Nigerian-born soccer player finds piece of home on City College pitch

Freshman David Agboola shared his perspective on the soccer season and how the team has talent but hasn’t lived up to its expectations


Freshman forward David Agboola, right, attempts a shot on goal in team practice against goalkeeper Martin Salgado, left. Photo by Antonio Contreras/City Times Media

Antonio Contreras, Multimedia Journalist

For David Agboola, soccer is not just a game.

It’s part of who he is.

He grew up playing the sport with friends and family, but unlike the entire roster of athletes on the San Diego City College men’s soccer team, that was nowhere near San Diego County.

Abgoola grew up in Oyo, an inland state in southwestern Nigeria.

Capital is Ibadan, the most populous city in the country.
Oyo is an inland state in southwestern Nigeria. Its capital is Ibadan, the third most populous city in the country. Oyo State Government photo

“I grew up in an environment where everyone plays soccer and grew up to love soccer because, from an early age of six to seven, I started playing,“ Agboola said.

Now a freshman computer science major at City College, Agboola is a first-year forward for the Knights (5-10-2, 4-5-2 in the Pacific Coast Athletic Conference), who end their season this week with a road game at Palomar College.

Although Agboola hasn’t gotten the playing time he would have wanted, he is still helping his teammates in any way possible to keep their spirits up.

“Even though I’m not playing I feel like our effort and my efforts are contributing to the team and pushing them even though we’re losing or the game is not going in our favor,” Agboola said. “I try my best to make sure everyone feels comfortable so they can feel appreciated for their work.”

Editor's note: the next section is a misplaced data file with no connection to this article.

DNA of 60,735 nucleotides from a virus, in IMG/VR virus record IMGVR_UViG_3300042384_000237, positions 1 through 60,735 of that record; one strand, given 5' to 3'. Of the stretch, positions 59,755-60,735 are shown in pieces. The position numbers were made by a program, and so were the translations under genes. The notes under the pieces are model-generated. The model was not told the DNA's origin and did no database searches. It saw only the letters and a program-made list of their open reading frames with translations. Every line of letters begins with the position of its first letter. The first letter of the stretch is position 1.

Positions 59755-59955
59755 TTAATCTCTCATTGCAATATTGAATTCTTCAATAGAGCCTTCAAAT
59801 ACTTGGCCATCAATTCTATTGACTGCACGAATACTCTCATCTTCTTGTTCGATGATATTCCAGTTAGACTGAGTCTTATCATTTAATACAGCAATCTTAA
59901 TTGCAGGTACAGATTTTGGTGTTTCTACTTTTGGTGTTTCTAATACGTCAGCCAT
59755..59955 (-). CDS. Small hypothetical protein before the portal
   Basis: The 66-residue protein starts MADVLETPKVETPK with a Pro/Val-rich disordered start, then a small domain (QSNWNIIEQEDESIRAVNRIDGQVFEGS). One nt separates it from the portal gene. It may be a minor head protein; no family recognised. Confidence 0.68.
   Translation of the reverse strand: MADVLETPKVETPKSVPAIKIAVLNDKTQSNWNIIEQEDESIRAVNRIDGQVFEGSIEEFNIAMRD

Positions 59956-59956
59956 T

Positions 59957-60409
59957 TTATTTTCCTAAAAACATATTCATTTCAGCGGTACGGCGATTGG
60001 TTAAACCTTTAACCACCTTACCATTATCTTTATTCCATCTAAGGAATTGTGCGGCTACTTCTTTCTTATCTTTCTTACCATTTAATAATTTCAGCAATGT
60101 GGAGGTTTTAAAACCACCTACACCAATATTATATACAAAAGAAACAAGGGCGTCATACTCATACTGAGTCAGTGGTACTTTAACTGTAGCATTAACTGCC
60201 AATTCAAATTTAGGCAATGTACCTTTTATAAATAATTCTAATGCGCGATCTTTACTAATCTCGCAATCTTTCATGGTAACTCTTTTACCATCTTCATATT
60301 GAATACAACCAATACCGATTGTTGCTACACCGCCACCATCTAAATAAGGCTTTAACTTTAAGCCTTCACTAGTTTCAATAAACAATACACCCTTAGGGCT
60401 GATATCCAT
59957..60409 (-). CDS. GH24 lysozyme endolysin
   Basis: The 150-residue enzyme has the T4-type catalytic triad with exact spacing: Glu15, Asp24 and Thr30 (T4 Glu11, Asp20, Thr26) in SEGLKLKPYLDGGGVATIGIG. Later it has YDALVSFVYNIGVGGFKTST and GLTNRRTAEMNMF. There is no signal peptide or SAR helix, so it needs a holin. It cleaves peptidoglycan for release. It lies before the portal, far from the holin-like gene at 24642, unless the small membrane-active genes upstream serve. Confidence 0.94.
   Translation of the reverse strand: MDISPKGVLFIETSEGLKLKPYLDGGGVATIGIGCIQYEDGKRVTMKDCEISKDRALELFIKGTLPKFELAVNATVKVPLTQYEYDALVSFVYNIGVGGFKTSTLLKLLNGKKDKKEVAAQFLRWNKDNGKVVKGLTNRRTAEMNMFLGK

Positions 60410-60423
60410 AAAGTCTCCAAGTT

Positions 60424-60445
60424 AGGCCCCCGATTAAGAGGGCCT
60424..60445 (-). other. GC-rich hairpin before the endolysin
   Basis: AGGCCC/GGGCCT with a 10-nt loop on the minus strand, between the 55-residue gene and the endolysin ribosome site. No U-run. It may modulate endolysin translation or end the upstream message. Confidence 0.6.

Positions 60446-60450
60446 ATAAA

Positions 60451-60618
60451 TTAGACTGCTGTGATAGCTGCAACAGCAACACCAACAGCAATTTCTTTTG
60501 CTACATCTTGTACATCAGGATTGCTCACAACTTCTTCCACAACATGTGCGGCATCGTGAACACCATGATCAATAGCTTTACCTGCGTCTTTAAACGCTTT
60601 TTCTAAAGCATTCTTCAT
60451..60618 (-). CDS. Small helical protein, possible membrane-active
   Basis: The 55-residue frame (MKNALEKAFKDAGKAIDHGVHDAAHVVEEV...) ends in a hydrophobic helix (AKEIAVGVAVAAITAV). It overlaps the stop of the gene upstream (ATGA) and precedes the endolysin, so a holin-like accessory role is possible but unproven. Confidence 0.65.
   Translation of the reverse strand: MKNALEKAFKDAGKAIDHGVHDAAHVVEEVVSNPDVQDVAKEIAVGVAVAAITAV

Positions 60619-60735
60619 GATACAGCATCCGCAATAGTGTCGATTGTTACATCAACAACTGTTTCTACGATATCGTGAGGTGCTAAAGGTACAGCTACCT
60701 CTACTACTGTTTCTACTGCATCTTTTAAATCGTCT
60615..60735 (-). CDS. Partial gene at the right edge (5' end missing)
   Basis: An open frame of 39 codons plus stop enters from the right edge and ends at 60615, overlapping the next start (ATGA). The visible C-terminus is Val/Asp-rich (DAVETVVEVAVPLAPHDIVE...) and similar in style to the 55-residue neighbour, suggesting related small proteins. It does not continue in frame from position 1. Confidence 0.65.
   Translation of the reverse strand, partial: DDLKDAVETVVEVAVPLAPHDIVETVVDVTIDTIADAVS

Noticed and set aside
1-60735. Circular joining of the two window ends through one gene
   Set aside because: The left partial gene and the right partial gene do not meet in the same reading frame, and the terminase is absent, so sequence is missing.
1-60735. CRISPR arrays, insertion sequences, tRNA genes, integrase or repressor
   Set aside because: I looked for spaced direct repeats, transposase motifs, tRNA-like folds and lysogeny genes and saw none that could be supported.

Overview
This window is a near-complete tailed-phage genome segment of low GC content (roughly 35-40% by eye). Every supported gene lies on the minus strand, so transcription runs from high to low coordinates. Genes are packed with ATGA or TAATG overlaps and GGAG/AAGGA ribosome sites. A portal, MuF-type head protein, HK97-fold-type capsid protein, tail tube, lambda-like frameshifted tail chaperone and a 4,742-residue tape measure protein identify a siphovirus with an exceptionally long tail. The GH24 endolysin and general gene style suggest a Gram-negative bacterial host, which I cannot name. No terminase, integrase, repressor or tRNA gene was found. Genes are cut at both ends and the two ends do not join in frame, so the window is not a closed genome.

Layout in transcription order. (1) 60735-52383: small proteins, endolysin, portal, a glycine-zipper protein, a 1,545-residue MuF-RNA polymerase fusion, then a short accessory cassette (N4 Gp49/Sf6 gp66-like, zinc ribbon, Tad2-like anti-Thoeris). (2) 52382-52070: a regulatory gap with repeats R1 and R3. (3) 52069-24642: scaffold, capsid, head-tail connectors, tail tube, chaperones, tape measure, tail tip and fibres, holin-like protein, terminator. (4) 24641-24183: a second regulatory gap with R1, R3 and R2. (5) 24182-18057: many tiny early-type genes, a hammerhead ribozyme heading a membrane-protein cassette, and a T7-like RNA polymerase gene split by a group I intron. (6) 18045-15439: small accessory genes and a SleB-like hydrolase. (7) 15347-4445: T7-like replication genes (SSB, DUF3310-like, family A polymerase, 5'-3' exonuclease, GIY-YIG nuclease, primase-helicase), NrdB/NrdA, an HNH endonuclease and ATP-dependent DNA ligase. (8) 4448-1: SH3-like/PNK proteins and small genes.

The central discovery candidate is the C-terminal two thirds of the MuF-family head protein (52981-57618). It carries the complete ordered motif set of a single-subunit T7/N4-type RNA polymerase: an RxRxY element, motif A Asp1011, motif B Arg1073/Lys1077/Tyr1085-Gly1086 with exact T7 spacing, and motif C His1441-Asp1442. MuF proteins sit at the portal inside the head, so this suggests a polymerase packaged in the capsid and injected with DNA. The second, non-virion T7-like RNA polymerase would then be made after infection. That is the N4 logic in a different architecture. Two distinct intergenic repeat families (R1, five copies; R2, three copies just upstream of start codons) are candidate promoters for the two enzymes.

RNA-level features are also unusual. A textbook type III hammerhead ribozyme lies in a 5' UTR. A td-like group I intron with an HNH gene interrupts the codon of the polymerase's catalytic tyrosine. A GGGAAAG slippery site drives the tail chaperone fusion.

After starting the season with a 4-0 win over Compton, the Knights lacked consistency.

“I feel like one of the main reasons why we’re not really doing good is we always put our heads down,” Agboola said. “It just depends on how much effort you put in practice and during the games.”

Back home in Nigeria, Agboola continued to play soccer from middle school to high school — that was all he loved doing.

But when he decided to move to San Diego for college, he wasn’t sure he wanted to continue playing.

The San Diego City College men's soccer team practicing
Freshman forward David Agboola, center, scores a goal during practice. Photo by Antonio Contreras/City Times Media

“At first, I didn’t want to play soccer because I didn’t know how I was going to cope here,” Agboola said. “But it’s the sport I like and (the environment) doesn’t matter.” 

Moving wasn’t an easy decision to make for Agboola and adjusting to a new school system was difficult.

He missed his hometown, parents and the friends he grew up with playing soccer. 

“All my friends and family I grew up with are back home,” Agboola said. “It’s really difficult being here, but it’s really okay and being here gives you more opportunities.” 

On Nov. 20, the 2022 FIFA World Cup kicks off in Qatar and Agboola has mixed feelings. He is very excited for the tournament to start, even though Nigeria did not earn a spot.

On that, he said, “I feel sad, to be honest. I felt like we were meant to qualify.”

Agboola said he is still looking for a team to cheer for and is eager to watch the world-class players.

“I will probably support either England or Brazil,” Agboola said. “I want to see (Cristiano) Ronaldo and (Lionel) Messi because I feel like this is their last World Cup and I really want to see what they’re going to do.”

Agboola picked Argentina to win it all because he believes most likely Messi will retire at the end.

Correction: David Agboola’s last name was misspelled in the original story. It has been corrected. City Times regrets the error.